Today's News

  • Widow sues murder suspects

    Shannon Bradshaw, the widow of slain Realtor Adam Bradshaw, has filed a lawsuit against two suspects charged with her husband’s murder.

    In the lawsuit filed in Brunswick County Superior Court on June 19, Shannon Bradshaw claims murder suspects Craig Bryant and Lora Moultrie, both 46, forged Adam Bradshaw’s signature on a fraudulent quitclaim deed.

    The quitclaim deed reverted property Adam Bradshaw purchased from Bryant in December 2007 back to Bryant, dated Jan. 31, 2008.

  • Emergency rooms feel brunt of mental health deficiencies

    On a recent Monday, Dr. William Sherrod’s 12-bed emergency department had three beds, or 25 percent of its capacity, occupied with mental illness or detox patients.

    As the hours passed, waiting for their referrals or for a bed to open at a treatment facility, two sheriff’s deputies waited with the patients, as they’re required to do by law.

  • Law enforcement officers get training to learn to deal with mental health issues

    The call comes over the radio—10-73.

    A sheriff’s deputy responds.

    But is the average law enforcement officer’s eight to 12 hours of mental health training enough to properly assess the crisis to which they are responding?

    When someone calls 911 with a suicidal patient or similar crisis, sheriff’s deputies or municipal police officers are the first responders.

    Efforts are under way at the Brunswick County Sheriff’s Office to increase each deputy’s training so they are properly equipped to assess and handle a mental subject.

  • New community mobile crisis unit up and running, assisting seven counties 24 hours a day

    WILMINGTON—Twenty-four hours a day, seven days a week, the mobile crisis management team at Evergreen Behavioral Management is ready to respond to a crisis—immediately.

    Covering seven counties in southeastern North Carolina, including Brunswick County, they’ll respond within two hours, face-to-face, to provide immediate support, services and treatment; crisis response, stabilization and intervention; and crisis prevention.

  • Committee of 100 cataloging skills, training students for the future

    Although they aren’t recruiting industry for their business park anymore, members of the South Brunswick Island Committee of 100 are staying busy with projects designed to help new businesses and train young entrepreneurs.

    Executive director Robert Stinson said this week the committee is putting together a database of skills available in the county’s retirement community so new businesses will have resources to draw on.

  • Commissioners eye solutions for Lockwood's dwindling water quality

    BOLIVIA—If you’ve never heard of bioremediation before, you’re probably not alone.

    Bioremediation enlists bacteria or microbes to destroy hazardous or toxic compounds, including organic waste.

    It’s been around since 1992 but “still hasn’t gone as far as it should,” Joe Robertson, of the Georgia-based Enviremed, explained to Brunswick County Commissioners Thursday afternoon.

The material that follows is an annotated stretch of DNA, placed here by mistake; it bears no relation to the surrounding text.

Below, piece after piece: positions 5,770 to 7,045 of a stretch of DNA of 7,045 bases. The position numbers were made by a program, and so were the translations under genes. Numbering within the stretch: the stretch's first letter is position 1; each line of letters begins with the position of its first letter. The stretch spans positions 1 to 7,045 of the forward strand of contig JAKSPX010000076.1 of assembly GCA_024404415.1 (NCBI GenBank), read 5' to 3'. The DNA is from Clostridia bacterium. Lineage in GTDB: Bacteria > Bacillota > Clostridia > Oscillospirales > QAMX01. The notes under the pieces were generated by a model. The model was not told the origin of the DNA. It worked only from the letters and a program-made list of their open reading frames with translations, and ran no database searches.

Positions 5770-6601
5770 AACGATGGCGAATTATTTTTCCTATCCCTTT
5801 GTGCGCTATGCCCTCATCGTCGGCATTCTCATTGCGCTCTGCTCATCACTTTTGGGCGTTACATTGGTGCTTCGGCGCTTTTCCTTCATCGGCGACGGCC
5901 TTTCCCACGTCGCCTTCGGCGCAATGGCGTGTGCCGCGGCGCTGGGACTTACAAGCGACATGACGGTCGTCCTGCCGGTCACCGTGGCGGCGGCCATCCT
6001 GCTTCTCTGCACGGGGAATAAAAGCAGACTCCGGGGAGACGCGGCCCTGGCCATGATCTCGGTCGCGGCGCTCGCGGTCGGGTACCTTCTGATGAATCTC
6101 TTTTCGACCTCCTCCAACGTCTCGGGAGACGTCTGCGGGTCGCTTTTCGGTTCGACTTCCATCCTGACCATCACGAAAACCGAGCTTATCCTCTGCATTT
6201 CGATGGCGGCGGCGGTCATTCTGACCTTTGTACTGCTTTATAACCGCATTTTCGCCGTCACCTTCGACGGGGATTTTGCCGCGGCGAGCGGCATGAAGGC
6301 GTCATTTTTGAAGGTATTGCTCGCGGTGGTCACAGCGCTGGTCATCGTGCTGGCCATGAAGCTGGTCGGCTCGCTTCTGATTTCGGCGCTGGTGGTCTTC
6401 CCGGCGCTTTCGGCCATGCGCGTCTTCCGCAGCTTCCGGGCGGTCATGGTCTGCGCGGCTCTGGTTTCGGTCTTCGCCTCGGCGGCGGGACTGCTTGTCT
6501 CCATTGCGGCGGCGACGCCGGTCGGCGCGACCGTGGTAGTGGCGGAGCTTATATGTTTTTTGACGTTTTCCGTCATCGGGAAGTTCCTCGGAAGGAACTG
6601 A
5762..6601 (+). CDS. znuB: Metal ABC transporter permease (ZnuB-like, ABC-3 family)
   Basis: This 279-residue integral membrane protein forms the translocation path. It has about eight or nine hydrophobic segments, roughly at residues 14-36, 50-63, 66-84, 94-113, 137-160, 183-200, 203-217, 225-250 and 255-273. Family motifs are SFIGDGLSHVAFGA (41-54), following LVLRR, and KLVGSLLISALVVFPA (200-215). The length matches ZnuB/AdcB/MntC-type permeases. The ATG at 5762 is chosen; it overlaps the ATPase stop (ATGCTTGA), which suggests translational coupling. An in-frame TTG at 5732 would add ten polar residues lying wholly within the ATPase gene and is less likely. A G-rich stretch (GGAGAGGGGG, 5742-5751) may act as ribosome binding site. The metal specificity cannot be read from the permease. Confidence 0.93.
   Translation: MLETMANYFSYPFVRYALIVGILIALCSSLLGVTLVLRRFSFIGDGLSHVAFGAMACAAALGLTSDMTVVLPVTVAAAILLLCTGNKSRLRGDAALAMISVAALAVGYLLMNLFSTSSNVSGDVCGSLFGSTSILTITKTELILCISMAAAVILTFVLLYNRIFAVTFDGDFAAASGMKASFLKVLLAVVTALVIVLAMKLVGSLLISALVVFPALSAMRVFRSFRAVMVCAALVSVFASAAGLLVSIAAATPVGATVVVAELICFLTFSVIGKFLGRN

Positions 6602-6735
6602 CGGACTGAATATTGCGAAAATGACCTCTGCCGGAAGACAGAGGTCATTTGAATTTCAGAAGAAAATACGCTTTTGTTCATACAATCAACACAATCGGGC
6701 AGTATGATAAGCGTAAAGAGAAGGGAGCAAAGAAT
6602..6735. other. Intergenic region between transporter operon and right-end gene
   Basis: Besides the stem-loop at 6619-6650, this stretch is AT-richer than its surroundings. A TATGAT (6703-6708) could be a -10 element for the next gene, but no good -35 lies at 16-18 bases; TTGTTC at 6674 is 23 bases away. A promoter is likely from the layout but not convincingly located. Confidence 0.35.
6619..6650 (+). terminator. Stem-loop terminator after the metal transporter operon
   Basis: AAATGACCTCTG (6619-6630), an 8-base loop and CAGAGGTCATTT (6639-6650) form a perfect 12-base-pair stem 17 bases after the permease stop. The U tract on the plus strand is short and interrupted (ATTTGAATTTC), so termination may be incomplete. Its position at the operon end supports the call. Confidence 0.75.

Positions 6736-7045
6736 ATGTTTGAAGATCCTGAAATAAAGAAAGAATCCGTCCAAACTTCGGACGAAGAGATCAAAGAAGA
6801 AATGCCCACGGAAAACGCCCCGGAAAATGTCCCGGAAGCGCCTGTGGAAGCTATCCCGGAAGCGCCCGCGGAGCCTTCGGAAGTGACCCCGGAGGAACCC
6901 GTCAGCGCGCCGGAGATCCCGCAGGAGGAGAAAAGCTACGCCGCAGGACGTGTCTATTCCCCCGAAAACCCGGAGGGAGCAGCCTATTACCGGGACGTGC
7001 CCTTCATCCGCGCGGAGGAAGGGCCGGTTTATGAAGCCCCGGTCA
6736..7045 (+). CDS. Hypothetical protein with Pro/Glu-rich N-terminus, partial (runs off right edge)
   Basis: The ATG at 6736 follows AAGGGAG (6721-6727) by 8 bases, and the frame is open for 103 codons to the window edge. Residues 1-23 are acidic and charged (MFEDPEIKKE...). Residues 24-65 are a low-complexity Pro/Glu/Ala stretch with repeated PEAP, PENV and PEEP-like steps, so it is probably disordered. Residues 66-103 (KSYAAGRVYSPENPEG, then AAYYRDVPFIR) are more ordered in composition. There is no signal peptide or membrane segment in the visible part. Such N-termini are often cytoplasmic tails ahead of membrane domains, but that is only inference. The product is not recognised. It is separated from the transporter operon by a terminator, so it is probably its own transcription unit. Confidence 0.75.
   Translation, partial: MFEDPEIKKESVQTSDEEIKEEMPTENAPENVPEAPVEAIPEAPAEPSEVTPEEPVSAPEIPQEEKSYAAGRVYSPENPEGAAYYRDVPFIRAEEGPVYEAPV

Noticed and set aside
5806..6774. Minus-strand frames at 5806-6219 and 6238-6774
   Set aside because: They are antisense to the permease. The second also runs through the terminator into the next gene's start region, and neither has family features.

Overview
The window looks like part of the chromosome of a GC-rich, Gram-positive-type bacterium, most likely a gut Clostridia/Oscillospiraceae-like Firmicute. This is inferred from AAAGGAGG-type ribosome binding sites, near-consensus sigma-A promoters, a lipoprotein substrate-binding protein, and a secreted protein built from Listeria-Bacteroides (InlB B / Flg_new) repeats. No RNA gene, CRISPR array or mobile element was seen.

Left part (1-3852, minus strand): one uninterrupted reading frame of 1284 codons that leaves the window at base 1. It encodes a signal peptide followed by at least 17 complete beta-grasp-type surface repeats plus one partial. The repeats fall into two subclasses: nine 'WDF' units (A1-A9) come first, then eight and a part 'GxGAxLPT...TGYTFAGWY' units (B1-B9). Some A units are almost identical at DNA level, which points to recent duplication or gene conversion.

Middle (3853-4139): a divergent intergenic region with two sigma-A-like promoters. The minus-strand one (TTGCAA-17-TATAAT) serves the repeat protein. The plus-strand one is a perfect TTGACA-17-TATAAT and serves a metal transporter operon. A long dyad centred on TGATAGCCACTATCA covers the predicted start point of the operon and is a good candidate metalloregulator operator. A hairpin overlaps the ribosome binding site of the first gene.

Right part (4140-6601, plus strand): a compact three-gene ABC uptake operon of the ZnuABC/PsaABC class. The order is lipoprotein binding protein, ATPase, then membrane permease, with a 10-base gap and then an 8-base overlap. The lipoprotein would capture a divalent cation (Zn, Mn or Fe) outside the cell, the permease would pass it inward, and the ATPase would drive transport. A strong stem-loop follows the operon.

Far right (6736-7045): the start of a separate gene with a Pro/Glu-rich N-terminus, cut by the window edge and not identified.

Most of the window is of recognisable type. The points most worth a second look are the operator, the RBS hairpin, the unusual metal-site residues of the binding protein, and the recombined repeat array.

“It’s really bio-augmentation,” Robertson explained.

  • Proposed animal welfare changes agreeable with local department

    Brunswick County has no issues with animal welfare rules slated to be voted on by the state General Assembly this Thursday.

    Richard Cooper, director of Brunswick County Animal Services, said the local shelter meets the new guidelines.

    Proposed changes have been on the agenda of the Brunswick County Board of Health for discussion for the past couple of monthly meetings, including Monday night.

  • Proposed rule changes to affect Brunswick beaches

    Up and down the North Carolina Coast, officials with the Coastal Resources Commission and the Division of Coastal Management had public hearings for input on the proposed change to oceanfront setback rules this week and last.

    Brunswick County had its turn Monday night, but if you couldn’t make it out to the public hearing, there is still time to be heard.

    The final public hearing is slated for 5 p.m. July 24 at the CRC’s regular meeting at the Holiday Inn Brownstone, 1707 Hillsborough St., Raleigh.

  • Planning board approves rezoning, special exception

    BOLIVIA—Members of the Brunswick County Planning Board approved two map amendments and a special exception at their regular meeting Monday night.

    Board members approved a request to rezone 7.18 acres off Pirate Shores Drive, Patrick Street, Dal Street, and Shane Street of Seashore Road near Holden Beach to medium-density residential from high-density residential.

    Also approved was a request to rezone 8.17 acres on Barnhill Road off U.S. 17 near Shallotte to industrial general from rural residential. The associated land-use map amendment was also approved.

  • County EDC launches new strategies to recruit, retain businesses

    Despite the slow economy, the Brunswick County Economic Development Commission has seen an increase in prospects looking to locate in the county and is beefing up its efforts to attract industry here and expand existing businesses.

    EDC director Jim Bradshaw said recently the commission is in talks with three industrial prospects including two boatbuilding companies. Two local boat plants, Southport Boat Works and U.S. Marine, recently announced layoffs due to decreasing sales.